Lastly, CMS has now made traditional neurology CPT codes – for example, 99483 – available to primary care providers and encouraged their use. Realizing the potential of such codes all but necessitates the use of digital tools to satisfy the comprehensive requirement criteria.
The potential benefits of digital screening methods don’t stop at what’s possible in a provider’s office or other clinical setting, though. Solutions accessible on widely available devices like tablets and smartphones also offer the ability to expand remote screening and monitoring of interventions, such as from a patient or caregiver’s home.
In keeping with the broader growth in alternative care settings and tech-enabled appointment preparation, these capabilities can help providers further preserve and maximize in-clinic time for the more important aspects of results interpretation, consultation and care plan development.
Q. How can AI-powered testing, using widely available devices, show decline earlier than a human eye can detect?
A. AI and machine learning often are positioned as a means of replacing or reducing reliance on humans, but that’s not how we view the role of AI when it comes to brain health. In brain health, AI is unlocking a whole world of possibility for earlier detection – and intervention – at a time when the urgency has never been greater to find different approaches that can change the global outlook on brain health and aging.
However, the goal is to make it both possible and practical for providers to find cognitive issues earlier, understand better the specifics and implications of the issue, and help their patients take action as soon as possible – not to replace providers at any stage.
At Linus Health we leverage AI to augment clinical expertise by surfacing signs of cognitive impairment that could otherwise be imperceptible to the human eye, as noted in your question. More specifically, for example, while a patient is taking the widely known Clock Drawing Test – now digitized – AI analyzes dozens of metrics during the person’s process of drawing the clock to pick up on meaningful cues and patterns of performance.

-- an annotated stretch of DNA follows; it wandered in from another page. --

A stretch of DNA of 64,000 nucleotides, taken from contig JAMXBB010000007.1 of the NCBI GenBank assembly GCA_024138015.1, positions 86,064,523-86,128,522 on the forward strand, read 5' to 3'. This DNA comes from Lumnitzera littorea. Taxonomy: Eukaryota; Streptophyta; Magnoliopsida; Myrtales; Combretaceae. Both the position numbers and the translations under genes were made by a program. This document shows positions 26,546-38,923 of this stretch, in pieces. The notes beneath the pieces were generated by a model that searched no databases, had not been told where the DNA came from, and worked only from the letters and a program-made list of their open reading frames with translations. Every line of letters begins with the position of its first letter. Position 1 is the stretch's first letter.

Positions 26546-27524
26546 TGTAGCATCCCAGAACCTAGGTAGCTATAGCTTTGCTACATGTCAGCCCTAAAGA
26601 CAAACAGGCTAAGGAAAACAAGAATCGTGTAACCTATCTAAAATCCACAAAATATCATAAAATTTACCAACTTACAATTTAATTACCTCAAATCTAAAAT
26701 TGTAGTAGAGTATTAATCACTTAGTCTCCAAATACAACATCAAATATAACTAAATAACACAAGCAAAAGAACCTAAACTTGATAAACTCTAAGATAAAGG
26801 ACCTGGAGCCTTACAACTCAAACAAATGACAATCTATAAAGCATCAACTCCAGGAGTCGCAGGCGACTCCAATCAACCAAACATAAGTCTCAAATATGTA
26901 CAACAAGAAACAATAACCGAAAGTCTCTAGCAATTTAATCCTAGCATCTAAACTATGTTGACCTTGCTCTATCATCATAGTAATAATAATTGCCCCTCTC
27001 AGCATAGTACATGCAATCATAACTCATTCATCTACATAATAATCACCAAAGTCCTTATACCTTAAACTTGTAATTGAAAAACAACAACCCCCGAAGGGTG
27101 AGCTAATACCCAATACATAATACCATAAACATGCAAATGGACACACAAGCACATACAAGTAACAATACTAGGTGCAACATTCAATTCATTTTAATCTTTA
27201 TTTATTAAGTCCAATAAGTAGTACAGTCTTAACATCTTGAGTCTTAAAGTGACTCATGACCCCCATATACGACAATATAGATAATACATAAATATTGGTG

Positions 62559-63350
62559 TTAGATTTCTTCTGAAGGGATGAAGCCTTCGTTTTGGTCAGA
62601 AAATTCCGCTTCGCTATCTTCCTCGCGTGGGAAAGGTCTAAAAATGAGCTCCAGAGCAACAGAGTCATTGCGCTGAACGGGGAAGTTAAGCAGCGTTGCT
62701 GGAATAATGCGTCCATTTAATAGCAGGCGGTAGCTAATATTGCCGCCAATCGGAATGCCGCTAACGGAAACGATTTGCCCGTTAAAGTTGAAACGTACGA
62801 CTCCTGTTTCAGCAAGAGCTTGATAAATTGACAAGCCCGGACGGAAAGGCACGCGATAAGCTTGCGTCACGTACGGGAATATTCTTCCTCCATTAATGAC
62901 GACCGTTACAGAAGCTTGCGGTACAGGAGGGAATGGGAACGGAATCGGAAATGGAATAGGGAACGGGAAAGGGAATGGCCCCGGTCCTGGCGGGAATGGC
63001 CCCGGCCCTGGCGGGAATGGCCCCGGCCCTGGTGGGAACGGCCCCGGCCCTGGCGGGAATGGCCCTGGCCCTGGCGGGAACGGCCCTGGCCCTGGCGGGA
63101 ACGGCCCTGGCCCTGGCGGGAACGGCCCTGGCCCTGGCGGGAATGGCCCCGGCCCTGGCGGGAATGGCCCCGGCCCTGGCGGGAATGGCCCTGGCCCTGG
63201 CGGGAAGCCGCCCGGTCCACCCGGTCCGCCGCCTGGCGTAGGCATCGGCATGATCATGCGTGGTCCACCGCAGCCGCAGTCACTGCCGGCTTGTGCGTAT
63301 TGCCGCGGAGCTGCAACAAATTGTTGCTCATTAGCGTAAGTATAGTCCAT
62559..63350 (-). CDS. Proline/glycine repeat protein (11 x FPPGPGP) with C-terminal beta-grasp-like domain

These include subtle patterns across a wide range of insightful metrics – related to drawing efficiency, information processing, simple and complex motor components, spatial reasoning, and more – that a human wouldn’t be able to catch without technology.
These metrics can be combined with other inputs like health history, life habits, symptoms and social determinants of health and run through a model grounded in specialist expertise to afford providers validated and actionable insights about the patient. In this case, AI empowers providers with new visibility into their patients’ brain health so they can, in turn, empower their patients with education and next steps as appropriate.
Q. You have talked about what you perceive as the western world’s bias toward drugs. What are some examples of nondrug interventions that research has proven to be largely effective?
A. First off, there’s no debate around the importance of finding drugs to treat and ideally prevent Alzheimer’s and other brain disorders. The concern is a concurrent, not-uncommon misconception that it’s not worth detecting issues early if there’s “nothing we can do” yet.
That notion stems from the lack of drug treatments available today. Beyond the fact that more than 80% of older Americans say they would prefer to know early if they have signs of Alzheimer’s, the stance that lack of drugs means lack of possibility simply doesn’t reflect the full picture of options available to people at present.
Encouragingly, there is a widening body of scientific evidence supporting the impact that health and lifestyle-related changes can make on warding off and/or reducing the impact of brain health issues. The Lancet Commission’s list of 12 modifiable dementia risk factors is a key example, but there are numerous other studies with similar findings, such as the FINGER Study.
The 12 in the Lancet report include a mix of health (for example, diabetes, depression, hypertension) and lifestyle-related (for example, inactivity, infrequent social contact) factors, alongside other types of factors (for example, air pollution, education level).
There also are various other studies that have focused on and supported the potential impact these types of adjustments can make on slowing cognitive decline, such as improving frailty, exercising regularly and following certain diets. This list continues to grow as researchers perform new studies to uncover more ways for people to have greater control over their brain health.
Organizations across the world are working hard to discover groundbreaking drug treatments for diseases like Alzheimer’s, but there is no time to wait to address brain health issues in the meantime. While this work is ongoing, we need to empower providers and patients with novel brain health insights and evidence-based health and lifestyle interventions that have the potential to meaningfully improve patients’ and their families’ lives.
The sooner people know about the impact such changes could make on their brain health, the better. Also, it is unlikely that a silver bullet exists to treat brain-related disorders. The brain is incredibly complex. Neurocognitive health assessment must be multifaceted, and interventions must be multipronged and personal, which together necessitates the use of digital tools to adequately equip health systems to meet this growing need.